“You’re seeing more and more online options and styling services so that she can try on the products in the comfort of her own space,” she said.
Edited’s data supports this notion. For both bridal gowns and bridesmaid shopping, women are turning to brands that are already familiar, in price, fit and ease of use, such as & Other Stories and Reformation.
Research from Edited shows that ASOS continues to maintain its popularity with U.S. brides looking for mid-range options, while in both the U.K. and U.S., the top retailer is Net-a-Porter. All segments of the market, from value to luxury, have a stake in the market these days, putting pressure on places like David’s Bridal. Some mass-market retailers, like Walmart, are even carving out their own space in bridal, not with gowns but with accessories and casual outfits for brides- and grooms-to-be.
More options that hit more price points and preferences also play into a current consumer trend.
Alissa Guzman, content manager at the Doneger Group, said brides and grooms are tending towards more casual wedding fashion for the reception and “wedding weekend” events, often buying several outfits to suit every wedding event. This trend could be responsible for redistributing both brides’ and grooms’ apparel budgets. Those “extra” wedding outfits are a lot easier to repurpose in the professional world than formal ceremony clothes, Guzman notes, reflecting the “refined casual” look that many millennial weddings are emulating.
Milne agreed that comfort remains key for modern brides. Even following Meghan Markle’s nuptials to Prince Harry, U.S. brides still remained steadfastly committed to actualizing their own visions. “Despite the protocol and formality that comes with royal weddings, we’re sitting in a time where weddings are all-in-all pretty casual affairs,” said Milne.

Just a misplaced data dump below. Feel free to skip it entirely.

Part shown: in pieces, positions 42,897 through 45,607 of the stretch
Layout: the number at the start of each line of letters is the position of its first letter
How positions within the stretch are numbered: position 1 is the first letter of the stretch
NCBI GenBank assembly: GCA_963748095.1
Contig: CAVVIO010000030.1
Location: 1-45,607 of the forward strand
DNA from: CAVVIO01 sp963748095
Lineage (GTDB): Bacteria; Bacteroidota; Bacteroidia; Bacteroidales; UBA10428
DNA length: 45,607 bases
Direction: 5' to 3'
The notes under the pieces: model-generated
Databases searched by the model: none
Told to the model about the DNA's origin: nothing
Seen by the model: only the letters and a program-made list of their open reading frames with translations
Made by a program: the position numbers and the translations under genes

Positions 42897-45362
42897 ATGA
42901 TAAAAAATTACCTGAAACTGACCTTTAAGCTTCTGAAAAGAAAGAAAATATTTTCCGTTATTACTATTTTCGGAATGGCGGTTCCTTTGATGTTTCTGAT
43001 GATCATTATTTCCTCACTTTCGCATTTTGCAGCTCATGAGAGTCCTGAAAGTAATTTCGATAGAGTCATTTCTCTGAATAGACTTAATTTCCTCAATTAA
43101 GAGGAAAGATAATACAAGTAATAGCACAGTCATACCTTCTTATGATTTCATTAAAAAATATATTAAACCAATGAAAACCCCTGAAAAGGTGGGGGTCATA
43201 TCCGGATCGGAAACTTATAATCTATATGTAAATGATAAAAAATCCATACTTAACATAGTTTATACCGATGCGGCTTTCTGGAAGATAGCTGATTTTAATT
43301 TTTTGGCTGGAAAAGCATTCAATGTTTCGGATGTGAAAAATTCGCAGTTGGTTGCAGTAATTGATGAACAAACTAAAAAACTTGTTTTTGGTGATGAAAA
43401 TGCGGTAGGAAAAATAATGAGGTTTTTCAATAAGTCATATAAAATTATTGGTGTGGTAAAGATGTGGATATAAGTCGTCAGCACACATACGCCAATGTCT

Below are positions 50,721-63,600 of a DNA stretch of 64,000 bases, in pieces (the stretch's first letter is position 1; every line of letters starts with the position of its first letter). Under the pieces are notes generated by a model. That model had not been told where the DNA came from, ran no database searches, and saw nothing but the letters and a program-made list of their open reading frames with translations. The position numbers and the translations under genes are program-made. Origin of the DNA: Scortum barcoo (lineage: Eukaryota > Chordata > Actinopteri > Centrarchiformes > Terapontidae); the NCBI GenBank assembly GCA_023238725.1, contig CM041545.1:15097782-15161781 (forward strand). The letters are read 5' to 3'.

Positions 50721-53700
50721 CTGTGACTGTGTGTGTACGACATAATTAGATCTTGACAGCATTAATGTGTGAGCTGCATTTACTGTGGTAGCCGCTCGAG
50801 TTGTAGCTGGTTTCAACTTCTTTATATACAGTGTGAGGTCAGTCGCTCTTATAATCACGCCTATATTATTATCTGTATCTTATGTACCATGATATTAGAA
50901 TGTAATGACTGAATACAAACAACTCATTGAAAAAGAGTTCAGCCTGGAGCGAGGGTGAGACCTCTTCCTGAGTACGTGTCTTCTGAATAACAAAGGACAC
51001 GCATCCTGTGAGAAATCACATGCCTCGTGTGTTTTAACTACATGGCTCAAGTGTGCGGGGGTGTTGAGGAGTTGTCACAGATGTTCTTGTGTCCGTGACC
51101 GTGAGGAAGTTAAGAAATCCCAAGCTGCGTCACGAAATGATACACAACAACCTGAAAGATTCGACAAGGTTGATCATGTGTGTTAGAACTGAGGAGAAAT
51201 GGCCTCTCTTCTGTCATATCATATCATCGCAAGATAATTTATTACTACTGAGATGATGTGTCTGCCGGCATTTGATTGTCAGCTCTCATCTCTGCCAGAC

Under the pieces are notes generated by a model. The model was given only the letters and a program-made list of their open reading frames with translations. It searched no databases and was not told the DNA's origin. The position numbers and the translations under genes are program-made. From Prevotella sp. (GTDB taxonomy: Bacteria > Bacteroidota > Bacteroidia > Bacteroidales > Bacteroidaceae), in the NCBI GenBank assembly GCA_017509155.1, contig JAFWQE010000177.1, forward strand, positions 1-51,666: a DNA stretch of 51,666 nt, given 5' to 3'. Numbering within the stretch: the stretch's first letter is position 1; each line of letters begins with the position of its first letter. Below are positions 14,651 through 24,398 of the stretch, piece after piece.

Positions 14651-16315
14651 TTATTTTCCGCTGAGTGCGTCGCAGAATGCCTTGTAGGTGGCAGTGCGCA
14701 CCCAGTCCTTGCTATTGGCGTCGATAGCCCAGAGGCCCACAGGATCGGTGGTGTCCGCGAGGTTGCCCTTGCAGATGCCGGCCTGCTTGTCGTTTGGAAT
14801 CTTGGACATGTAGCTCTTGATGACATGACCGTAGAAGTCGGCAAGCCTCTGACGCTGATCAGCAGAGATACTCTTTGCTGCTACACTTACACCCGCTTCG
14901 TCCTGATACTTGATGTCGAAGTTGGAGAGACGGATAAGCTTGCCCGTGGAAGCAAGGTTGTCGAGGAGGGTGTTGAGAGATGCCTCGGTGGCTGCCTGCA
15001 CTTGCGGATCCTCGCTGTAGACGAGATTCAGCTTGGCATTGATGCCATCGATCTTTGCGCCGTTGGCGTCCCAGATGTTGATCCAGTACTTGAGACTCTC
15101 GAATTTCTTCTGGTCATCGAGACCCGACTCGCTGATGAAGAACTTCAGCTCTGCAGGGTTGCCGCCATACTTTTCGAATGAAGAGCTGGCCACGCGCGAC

The cost question
Wedding costs continue to climb, and despite the troubles facing bridal chains, the average bride’s spend on gown and accessories is growing, too. According to The Knot’s 2017 Real Weddings Study, the average wedding cost was $33,391, with $1,509 of that budget allocated just to the gown. Costs have been rising steadily since 2011, when the average cost of a wedding was $27,021 and dresses averaged $1,121.
Even though brides are spending more to look great on their big day, that doesn’t necessarily mean they’re going high end. Since they’re buying multiple wedding outfits, there’s a good chance they’re spending less on each look.
“Today’s couples are all about personalization and creating a wedding that’s uniquely theirs,” said Brown. “It’s no surprise that brides are looking to express that through their wedding fashion as well.”
Bridal brands that are able to cater to this impulse are more likely to find consumers who are willing to splash out to get exactly what they want. That’s how Long approached her dress shopping experience.
“I had always planned on paying what I needed to pay for exactly what I wanted,” Long said. “And I found the most beautiful dress, and I had such a special experience doing it.”